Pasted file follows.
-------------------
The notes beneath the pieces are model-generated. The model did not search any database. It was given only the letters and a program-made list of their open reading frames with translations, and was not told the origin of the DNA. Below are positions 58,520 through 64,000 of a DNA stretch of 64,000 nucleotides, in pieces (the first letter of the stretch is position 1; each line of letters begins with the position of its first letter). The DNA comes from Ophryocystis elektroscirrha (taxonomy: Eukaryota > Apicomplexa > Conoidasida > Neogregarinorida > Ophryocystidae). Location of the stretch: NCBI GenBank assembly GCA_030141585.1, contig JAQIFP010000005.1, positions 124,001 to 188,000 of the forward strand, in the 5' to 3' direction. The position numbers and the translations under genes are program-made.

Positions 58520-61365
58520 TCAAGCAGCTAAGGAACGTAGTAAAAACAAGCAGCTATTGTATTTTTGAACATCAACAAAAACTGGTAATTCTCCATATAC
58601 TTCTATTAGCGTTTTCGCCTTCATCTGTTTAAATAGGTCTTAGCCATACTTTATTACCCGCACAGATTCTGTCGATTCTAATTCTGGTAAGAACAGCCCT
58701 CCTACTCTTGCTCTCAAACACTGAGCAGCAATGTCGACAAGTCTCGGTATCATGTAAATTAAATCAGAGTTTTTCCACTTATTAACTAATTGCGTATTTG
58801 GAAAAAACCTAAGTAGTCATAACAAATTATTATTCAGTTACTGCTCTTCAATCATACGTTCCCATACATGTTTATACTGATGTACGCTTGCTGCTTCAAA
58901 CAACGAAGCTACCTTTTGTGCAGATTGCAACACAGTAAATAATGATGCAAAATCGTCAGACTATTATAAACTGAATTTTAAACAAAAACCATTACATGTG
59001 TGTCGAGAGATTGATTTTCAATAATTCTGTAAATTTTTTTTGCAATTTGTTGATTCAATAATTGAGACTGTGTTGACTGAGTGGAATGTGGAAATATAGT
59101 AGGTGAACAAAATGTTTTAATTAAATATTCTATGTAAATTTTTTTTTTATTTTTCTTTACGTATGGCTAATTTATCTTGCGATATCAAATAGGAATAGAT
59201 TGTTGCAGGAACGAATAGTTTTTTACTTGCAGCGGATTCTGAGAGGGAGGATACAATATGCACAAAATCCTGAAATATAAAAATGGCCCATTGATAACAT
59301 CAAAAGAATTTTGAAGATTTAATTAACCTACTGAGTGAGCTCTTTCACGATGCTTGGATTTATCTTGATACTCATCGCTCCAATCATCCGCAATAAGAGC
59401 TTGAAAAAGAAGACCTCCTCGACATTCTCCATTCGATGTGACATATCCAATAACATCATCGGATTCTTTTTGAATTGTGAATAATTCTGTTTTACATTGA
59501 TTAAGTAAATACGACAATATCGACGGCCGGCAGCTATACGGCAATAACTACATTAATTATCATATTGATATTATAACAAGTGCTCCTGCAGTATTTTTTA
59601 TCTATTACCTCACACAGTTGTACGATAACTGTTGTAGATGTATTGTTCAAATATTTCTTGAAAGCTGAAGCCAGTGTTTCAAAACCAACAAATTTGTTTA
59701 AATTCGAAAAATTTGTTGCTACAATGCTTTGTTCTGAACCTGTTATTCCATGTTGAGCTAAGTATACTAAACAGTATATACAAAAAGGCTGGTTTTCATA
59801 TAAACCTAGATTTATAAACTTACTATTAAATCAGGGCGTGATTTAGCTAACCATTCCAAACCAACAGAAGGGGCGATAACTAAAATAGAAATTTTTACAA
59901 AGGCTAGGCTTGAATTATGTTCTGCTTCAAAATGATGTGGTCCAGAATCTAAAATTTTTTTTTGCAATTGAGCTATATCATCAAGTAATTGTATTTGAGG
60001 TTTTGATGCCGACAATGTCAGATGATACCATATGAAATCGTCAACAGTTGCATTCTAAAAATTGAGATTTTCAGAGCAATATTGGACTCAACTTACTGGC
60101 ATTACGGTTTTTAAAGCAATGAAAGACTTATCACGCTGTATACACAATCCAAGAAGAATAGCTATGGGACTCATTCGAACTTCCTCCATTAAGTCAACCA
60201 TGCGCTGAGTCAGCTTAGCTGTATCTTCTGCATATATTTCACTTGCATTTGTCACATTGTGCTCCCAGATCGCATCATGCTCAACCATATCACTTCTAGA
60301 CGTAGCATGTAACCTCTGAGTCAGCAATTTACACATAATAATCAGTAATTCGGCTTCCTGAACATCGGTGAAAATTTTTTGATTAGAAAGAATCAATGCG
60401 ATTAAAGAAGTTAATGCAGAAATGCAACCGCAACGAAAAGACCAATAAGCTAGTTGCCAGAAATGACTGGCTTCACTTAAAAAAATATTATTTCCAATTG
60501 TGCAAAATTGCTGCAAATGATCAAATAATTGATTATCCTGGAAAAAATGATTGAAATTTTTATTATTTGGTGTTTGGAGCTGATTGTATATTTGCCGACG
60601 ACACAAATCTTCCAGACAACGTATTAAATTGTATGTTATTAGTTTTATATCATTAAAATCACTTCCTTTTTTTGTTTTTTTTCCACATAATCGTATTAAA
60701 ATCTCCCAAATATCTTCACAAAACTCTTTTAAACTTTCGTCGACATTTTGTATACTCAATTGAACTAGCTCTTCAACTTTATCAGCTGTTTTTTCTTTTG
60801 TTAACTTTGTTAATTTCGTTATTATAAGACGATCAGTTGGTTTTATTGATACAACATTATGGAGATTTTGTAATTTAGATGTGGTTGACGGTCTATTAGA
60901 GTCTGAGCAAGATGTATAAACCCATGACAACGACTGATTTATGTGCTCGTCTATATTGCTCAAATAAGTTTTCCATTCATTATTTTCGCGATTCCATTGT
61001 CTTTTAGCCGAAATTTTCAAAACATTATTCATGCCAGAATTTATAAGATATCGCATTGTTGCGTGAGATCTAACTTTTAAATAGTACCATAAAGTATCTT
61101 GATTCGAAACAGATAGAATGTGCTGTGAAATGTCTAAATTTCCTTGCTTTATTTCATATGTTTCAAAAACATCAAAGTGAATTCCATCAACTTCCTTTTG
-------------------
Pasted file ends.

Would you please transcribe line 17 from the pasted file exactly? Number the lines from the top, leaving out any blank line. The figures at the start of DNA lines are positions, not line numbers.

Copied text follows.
59901 AGGCTAGGCTTGAATTATGTTCTGCTTCAAAATGATGTGGTCCAGAATCTAAAATTTTTTTTTGCAATTGAGCTATATCATCAAGTAATTGTATTTGAGG